Study says water plant can be converted into fish farm

A study released Tuesday concludes that a wastewater treatment plant in downtown St. Petersburg can be converted into a premium fish farm.

At the farm, fish would be "raised in optimal growing conditions, which promote their most rapid naturally occurring growth without the use of chemicals, hormones or medicines."

The study also found that the conversion of the Albert Whitted Wastewater Treatment Plant would take about 18 months and cost about $18 million. 

Within two years, production could reach more than two million pounds. 

"Two million pounds of fish may sound like a lot, (until) you start to understand the tons of seafood that each restaurant can go through," local restaurateur Steve Westphal told FOX 13.

Mayor Rick Kriseman said the initial findings answered his initial questions.

"I was really interested to see, can they do it? Does it make sense to re-utilize the facilities? What kind of fish?" Kriseman said. 

He confirmed the city will now proceed with the next step outlined in the study.

"This isn't something that's going to happen come January. It's going to take longer than that," Kriseman said.

Westphal joins a list of fish farm advocates, primarily from the airport's neighboring marine science community.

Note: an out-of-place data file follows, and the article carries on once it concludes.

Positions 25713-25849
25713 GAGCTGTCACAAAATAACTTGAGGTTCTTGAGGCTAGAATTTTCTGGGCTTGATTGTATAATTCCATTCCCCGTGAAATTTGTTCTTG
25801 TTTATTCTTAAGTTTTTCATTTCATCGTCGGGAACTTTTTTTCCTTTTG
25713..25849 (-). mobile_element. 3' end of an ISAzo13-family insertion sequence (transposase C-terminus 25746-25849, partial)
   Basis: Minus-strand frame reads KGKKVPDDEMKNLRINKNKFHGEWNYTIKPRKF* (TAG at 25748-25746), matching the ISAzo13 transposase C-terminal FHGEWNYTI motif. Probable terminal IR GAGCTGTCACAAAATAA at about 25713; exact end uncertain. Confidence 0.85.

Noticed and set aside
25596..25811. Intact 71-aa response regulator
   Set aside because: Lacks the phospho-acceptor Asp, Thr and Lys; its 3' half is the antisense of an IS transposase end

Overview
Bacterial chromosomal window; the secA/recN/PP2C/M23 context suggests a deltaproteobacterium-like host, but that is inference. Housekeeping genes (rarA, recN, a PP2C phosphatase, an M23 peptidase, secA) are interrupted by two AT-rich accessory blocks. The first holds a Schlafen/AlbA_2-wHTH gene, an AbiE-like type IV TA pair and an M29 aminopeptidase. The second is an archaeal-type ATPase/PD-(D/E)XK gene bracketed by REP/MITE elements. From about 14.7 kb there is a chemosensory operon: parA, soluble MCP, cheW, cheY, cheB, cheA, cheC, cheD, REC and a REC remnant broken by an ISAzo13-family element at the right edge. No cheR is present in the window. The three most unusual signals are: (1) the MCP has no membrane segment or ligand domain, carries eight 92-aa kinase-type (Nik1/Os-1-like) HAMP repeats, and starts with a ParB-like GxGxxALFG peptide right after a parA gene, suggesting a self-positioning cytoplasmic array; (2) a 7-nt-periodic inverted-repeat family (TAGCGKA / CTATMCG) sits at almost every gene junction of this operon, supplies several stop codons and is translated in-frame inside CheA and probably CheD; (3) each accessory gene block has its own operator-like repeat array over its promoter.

Re-purposing the facility will save the city more than $2 million in demolition costs, assuming another study of the city's entire wastewater system does not suggest reopening the largely decommissioned plant. 

Several years ago, the city decided to redirect the waste water flowing to Albert Whitted to other treatment plants. Unusually heavy rains last summer forced a temporary reopening and prompted the study of the whole system. 

"I think we're at that point where it would be extremely difficult to turn back and try to bring that plant back to life," Kriseman said.

He added that the demolition was already on hold because of last summer's overflow issues.

The study said possible species from the fish farm include redfish, sea bass, sheepshead, tilapia and later, in a new structure, oysters or scallops.